Thursday, October 27, 2011
Someone shot at a school bus carrying Southwest High football players on Friday night, and some people say Kansas City school officials didn't really do much afterwards, Joe Robertson writes. The coach didn't file a police report about the incident until Sunday:
In the police report, Southwest coach Tim Johnson stated he had not filed a report sooner because he thought district administrators were going to report it.
According to multiple people familiar with the situation who did not want to be named, the district did not inform parents by phone calls or letters about the situation, and a crisis team was not sent into the school to talk with students until Wednesday.
I was working that night and heard the initial report. (The shooting happened near the Afrikan Centered Education Collegium Campus.) Police said they couldn't find any victims on the scene and called it an "unfounded" report, initially at least. The district says there was a breakdown in communication.
In Ohio, a 5-year-old girl was worried because her mom wasn't at their house when the girl got home from school. Naturally, she decided to go looking for Mom by hopping behind the wheel of their Lincoln Navigator, the Associated Press reports.
The girl managed to back the vehicle across the street, but then got out and called 911.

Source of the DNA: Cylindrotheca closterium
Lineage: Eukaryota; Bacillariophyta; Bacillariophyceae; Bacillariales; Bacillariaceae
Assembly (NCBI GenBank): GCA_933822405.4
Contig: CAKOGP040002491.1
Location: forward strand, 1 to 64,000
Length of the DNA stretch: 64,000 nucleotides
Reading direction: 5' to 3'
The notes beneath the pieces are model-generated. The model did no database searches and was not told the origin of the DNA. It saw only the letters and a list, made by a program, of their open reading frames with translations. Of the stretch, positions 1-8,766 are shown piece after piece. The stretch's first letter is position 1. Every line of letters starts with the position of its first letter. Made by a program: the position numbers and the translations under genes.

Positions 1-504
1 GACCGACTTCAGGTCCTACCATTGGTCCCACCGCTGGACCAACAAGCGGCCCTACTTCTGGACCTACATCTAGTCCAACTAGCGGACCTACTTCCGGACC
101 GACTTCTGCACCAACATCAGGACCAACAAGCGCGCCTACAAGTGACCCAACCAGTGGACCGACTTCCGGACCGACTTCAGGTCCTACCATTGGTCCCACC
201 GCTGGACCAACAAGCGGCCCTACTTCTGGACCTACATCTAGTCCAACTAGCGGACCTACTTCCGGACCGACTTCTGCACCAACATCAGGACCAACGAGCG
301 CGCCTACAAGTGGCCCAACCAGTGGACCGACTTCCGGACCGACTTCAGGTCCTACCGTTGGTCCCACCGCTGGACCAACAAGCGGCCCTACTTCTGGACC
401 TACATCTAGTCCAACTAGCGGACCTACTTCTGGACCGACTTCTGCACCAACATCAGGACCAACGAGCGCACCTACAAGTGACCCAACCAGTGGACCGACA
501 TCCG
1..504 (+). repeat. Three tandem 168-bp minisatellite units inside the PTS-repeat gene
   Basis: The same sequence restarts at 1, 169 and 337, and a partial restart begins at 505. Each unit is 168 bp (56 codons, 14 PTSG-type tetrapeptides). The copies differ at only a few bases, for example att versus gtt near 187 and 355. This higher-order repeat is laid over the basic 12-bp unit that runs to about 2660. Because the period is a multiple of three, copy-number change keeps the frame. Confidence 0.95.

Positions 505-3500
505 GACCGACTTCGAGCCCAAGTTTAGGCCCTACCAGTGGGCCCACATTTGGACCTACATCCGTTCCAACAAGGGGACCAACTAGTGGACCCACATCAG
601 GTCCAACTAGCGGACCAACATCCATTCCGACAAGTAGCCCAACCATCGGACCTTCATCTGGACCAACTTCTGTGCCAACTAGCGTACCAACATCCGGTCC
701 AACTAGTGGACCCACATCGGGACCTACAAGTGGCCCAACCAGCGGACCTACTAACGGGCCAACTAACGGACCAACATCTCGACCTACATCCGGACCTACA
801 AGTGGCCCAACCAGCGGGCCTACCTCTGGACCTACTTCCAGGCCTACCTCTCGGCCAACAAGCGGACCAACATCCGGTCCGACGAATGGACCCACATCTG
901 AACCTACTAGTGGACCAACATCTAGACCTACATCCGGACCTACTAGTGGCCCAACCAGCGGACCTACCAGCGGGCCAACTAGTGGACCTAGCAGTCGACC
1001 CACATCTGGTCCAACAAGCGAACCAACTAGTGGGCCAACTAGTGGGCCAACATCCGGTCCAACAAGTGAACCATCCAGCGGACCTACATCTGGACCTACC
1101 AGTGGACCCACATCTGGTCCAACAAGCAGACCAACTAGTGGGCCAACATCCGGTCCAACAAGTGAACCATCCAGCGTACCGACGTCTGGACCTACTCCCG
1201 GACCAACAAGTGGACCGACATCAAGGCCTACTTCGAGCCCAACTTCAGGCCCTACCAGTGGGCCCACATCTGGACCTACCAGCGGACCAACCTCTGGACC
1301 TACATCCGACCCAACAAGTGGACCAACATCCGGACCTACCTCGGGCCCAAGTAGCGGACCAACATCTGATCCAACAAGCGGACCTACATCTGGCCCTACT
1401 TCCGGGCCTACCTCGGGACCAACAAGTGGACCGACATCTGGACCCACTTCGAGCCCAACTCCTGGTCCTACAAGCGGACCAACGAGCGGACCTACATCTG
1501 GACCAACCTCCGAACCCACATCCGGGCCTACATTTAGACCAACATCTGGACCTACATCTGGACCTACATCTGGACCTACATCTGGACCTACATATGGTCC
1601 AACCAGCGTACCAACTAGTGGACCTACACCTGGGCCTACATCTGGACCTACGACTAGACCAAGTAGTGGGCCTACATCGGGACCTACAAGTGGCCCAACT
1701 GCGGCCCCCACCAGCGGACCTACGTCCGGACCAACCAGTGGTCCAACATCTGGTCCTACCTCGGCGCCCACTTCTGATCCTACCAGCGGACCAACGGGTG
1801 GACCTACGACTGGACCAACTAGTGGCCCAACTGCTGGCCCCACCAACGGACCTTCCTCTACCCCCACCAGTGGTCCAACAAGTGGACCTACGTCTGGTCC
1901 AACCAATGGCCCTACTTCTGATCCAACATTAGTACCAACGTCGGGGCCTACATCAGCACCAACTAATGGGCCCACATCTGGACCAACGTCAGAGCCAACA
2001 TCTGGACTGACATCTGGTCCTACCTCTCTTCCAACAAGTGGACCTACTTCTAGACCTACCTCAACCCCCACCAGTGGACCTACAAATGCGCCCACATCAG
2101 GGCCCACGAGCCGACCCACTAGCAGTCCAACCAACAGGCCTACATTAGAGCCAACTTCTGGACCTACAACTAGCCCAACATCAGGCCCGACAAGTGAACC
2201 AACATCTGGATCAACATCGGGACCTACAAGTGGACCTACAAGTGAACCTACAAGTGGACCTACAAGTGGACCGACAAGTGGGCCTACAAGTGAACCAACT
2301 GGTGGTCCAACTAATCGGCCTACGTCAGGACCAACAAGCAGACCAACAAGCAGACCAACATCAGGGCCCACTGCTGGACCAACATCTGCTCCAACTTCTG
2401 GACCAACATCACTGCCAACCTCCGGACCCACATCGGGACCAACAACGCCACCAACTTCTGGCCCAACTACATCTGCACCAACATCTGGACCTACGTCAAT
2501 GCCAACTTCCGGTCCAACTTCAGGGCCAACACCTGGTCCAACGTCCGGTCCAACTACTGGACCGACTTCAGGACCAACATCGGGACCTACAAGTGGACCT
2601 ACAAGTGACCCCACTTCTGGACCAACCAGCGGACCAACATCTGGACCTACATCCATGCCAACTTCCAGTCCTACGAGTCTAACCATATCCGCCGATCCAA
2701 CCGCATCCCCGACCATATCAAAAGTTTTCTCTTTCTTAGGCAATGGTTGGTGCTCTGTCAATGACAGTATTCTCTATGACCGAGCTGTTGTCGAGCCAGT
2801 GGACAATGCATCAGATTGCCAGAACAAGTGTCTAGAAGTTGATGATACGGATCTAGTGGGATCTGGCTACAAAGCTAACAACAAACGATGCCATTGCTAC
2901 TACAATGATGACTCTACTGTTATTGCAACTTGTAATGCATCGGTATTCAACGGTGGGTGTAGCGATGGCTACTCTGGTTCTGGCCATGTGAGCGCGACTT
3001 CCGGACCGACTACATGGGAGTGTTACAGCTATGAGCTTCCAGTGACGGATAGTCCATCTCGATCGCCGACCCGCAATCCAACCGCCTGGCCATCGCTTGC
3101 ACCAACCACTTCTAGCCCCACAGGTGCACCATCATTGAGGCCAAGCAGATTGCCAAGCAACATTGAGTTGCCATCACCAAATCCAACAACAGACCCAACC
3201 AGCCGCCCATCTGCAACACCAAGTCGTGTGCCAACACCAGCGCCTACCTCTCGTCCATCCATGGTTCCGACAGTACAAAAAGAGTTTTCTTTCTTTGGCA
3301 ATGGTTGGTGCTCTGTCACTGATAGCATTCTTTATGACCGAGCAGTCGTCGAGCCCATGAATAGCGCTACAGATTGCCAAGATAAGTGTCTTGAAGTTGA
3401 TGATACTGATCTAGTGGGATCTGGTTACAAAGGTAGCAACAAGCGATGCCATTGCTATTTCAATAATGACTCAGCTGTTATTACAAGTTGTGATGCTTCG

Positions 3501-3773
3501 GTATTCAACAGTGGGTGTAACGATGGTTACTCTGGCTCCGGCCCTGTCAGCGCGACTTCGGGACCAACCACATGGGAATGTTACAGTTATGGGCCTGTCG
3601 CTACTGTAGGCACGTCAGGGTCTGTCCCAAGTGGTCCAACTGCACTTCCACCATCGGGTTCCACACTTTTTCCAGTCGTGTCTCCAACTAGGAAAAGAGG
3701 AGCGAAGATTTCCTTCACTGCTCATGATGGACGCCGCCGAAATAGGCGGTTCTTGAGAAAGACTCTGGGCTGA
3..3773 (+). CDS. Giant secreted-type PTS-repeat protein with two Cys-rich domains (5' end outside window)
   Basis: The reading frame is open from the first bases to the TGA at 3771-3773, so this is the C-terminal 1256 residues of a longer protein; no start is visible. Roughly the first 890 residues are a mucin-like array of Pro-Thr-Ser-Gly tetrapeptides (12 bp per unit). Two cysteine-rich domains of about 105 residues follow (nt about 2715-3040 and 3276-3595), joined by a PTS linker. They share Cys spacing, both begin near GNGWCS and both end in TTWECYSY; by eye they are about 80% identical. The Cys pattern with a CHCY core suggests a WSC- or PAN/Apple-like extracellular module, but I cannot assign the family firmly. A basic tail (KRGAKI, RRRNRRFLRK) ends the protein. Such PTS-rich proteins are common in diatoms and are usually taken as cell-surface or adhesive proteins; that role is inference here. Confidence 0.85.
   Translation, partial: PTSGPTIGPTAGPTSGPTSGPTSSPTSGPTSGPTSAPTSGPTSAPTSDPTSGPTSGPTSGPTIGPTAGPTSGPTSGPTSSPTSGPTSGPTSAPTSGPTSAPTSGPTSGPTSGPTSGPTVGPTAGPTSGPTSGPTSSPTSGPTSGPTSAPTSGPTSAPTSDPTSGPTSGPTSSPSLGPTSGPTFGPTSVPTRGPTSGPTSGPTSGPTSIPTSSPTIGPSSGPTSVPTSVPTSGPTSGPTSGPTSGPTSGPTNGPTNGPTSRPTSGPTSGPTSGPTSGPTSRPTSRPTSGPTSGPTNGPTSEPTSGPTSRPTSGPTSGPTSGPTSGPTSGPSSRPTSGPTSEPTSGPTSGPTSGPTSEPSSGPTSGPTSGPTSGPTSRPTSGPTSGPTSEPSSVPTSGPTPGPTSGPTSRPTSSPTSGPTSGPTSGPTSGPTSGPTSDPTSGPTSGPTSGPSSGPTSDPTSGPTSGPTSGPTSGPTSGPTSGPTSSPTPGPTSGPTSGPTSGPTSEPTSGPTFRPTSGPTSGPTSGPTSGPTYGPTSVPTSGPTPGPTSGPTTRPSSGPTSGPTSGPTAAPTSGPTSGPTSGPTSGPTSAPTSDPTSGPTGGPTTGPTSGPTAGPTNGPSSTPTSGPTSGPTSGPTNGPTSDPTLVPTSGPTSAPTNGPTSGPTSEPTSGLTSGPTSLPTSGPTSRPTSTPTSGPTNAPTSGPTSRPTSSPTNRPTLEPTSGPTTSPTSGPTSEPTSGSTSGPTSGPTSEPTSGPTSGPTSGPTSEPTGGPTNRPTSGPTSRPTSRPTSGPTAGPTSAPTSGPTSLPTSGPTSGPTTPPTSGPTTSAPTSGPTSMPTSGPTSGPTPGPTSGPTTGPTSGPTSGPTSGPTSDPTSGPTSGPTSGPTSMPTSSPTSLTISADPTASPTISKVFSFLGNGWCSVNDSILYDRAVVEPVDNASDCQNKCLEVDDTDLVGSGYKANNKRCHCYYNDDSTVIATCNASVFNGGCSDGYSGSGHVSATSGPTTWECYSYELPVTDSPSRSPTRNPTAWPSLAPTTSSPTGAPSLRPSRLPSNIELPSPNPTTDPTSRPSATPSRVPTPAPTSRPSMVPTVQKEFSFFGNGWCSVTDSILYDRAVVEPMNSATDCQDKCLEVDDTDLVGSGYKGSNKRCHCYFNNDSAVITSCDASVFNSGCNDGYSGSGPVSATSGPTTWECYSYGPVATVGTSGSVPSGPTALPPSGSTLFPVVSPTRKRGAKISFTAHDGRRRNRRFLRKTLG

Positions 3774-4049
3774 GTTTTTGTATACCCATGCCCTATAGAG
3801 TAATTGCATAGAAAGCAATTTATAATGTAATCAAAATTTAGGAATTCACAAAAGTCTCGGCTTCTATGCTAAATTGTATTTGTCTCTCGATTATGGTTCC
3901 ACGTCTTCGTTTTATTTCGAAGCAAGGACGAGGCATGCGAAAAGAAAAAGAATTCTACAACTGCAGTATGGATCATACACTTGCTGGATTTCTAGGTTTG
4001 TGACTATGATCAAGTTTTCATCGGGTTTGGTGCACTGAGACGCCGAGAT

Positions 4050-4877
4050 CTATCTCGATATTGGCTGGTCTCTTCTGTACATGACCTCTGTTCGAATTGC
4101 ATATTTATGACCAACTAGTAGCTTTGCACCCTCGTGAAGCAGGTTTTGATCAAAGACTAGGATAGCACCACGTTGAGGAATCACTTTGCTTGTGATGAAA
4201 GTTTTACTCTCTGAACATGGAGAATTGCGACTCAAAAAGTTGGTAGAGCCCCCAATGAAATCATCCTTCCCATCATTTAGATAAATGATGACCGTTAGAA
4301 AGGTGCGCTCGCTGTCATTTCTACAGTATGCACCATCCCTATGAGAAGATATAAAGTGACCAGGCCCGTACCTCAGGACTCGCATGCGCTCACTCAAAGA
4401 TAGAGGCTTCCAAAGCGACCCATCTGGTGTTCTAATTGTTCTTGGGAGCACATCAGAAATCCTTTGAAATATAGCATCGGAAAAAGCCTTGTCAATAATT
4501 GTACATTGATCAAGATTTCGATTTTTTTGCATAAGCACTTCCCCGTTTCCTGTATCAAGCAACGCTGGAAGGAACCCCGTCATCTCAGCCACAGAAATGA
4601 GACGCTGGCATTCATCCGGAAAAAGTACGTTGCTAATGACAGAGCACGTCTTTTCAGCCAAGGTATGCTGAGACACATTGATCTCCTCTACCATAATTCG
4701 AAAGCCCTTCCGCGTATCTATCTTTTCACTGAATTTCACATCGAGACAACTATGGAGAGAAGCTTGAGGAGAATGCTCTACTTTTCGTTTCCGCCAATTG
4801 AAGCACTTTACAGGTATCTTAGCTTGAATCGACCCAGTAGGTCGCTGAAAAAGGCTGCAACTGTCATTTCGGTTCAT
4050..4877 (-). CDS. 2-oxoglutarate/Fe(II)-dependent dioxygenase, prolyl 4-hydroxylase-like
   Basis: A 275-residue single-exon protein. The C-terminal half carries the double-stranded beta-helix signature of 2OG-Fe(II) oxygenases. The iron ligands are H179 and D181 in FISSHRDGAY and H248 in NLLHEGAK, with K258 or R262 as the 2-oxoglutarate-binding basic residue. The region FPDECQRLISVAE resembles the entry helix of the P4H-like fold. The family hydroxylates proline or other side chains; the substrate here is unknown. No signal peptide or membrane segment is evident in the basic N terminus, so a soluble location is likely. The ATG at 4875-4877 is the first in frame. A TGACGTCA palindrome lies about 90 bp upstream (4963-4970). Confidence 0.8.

She needed help putting the vehicle back in the driveway before Mom got home and saw what happened. (Since we're reading this, I guess the police felt compelled to let Mom in on what happened.)
The appeals court found that Missouri municipalities may by ordinance make additional rules of the road or traffic regulations to meet their needs, as long as the laws are not contrary to state law. It found the city’s ordinance was a civil ordinance properly enacted pursuant to the city’s police powers for regulating public safety and did not violate Missouri law.
An Ohio woman is accused of hitting speeds of 128 mph during a police pursuit earlier this month, the News-Herald reports. According to police, she wore a G-string, high heels and a fishnet tubetop when she was arrested. You know, the standard uniform for police-chase suspects.
Police have said that the family has not allowed the boys, ages 8 and 5, to be interviewed since Oct. 4, the day Lisa’s parents reported her missing from the family home. The boys reportedly were in the home the night she vanished.
The boys will probably give DNA samples, too. "A police spokesman said that is primarily being done to obtain 'elimination' samples that can be compared with any unknown DNA samples obtained during the investigation."
Ruth Madoff is scheduled to appear on this weekend's episode of "60 Minutes" and will talk public reaction to her husband Bernard's scheme to cheat his customers out of their life savings. Apparently, the feedback was quite negative.
Federal officials are offering a $5,000 reward for information leading to a conviction related to an Aug. 8 fire at an Overland Park apartment complex.
The fire at the Evergreen Apartments, 9209 W.79th St., destroyed six units and did about $750,000 in damage. The exact cause has not been determined but investigators call it suspicious, according to Overland Park police and firefighters.